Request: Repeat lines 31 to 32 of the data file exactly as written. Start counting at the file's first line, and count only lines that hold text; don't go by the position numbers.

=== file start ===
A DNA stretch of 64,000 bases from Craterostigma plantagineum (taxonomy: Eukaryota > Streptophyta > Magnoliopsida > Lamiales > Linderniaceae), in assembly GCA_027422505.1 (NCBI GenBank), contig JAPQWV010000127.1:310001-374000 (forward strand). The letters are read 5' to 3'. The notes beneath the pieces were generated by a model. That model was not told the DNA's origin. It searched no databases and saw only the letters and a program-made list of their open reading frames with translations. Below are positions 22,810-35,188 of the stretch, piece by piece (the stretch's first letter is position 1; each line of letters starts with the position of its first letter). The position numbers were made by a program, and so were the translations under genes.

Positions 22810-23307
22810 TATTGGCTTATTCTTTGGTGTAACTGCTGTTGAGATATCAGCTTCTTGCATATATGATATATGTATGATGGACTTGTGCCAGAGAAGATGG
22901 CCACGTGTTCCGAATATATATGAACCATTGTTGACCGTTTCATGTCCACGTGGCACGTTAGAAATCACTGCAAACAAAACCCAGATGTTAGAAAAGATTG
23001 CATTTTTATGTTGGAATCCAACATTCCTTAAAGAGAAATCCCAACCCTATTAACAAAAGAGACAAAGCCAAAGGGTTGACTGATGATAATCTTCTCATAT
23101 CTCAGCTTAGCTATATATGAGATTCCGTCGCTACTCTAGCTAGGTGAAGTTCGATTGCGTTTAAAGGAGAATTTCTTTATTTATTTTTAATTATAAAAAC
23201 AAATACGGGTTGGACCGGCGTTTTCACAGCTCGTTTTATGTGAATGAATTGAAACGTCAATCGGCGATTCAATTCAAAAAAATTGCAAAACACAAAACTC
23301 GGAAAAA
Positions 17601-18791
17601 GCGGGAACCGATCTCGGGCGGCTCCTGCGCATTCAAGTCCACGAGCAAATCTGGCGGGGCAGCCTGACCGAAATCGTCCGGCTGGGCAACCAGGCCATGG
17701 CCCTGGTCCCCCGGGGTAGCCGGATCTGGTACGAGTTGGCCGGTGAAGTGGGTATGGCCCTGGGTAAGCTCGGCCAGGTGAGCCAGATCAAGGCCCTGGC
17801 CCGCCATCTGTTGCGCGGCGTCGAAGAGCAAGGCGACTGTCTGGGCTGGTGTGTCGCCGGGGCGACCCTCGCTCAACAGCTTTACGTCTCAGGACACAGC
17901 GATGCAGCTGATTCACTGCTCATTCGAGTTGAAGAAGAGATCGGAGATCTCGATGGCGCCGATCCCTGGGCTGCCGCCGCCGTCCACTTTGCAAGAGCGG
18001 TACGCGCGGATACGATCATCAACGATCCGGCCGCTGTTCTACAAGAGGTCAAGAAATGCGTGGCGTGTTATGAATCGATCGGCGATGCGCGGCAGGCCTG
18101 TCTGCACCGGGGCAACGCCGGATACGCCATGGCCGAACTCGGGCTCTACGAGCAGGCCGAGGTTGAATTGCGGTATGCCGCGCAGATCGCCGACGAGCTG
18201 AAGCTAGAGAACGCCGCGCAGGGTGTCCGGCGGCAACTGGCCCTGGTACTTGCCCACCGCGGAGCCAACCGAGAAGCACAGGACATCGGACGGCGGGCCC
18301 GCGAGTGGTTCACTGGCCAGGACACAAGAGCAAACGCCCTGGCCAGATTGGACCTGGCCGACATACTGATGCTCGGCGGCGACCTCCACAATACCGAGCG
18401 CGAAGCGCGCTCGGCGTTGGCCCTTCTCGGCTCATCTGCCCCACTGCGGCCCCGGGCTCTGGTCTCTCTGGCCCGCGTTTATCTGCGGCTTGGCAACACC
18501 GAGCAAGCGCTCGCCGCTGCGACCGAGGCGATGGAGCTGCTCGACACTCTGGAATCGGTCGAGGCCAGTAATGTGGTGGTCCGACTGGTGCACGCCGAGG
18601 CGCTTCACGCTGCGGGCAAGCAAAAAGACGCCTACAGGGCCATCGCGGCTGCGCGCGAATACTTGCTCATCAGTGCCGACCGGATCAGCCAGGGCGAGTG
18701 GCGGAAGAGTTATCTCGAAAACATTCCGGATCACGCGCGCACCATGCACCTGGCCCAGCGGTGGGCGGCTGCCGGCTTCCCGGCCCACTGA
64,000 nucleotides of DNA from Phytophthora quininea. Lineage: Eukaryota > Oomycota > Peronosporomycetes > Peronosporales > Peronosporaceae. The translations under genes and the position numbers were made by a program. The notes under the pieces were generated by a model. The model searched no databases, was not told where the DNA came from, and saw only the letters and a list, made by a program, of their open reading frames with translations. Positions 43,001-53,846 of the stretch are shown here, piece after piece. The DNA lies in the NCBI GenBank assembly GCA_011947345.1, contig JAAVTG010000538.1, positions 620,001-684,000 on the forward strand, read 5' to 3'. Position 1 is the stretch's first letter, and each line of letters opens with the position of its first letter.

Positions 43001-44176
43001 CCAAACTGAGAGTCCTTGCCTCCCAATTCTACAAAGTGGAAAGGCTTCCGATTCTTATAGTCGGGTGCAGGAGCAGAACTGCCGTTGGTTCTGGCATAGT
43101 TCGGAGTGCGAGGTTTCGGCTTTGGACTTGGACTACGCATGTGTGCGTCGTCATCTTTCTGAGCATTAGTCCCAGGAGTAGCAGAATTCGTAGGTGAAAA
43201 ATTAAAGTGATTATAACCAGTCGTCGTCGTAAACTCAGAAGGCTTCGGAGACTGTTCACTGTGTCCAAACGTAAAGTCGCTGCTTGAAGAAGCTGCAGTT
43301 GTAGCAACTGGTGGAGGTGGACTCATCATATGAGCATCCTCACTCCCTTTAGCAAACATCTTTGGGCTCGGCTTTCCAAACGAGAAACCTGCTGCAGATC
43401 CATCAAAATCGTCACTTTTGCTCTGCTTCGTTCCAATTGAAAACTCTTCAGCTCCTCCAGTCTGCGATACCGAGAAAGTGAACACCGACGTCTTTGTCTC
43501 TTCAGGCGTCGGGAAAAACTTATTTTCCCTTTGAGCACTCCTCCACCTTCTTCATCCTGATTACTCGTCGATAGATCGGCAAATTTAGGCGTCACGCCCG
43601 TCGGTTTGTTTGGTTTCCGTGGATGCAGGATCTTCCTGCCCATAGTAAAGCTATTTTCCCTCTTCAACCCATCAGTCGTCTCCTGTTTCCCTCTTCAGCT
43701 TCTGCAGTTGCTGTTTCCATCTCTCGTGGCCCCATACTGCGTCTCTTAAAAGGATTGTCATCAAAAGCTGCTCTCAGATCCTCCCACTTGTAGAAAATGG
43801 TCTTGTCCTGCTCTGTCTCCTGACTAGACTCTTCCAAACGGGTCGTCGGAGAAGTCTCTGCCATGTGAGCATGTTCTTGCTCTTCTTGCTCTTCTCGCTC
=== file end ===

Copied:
43701 TCTGCAGTTGCTGTTTCCATCTCTCGTGGCCCCATACTGCGTCTCTTAAAAGGATTGTCATCAAAAGCTGCTCTCAGATCCTCCCACTTGTAGAAAATGG
43801 TCTTGTCCTGCTCTGTCTCCTGACTAGACTCTTCCAAACGGGTCGTCGGAGAAGTCTCTGCCATGTGAGCATGTTCTTGCTCTTCTTGCTCTTCTCGCTC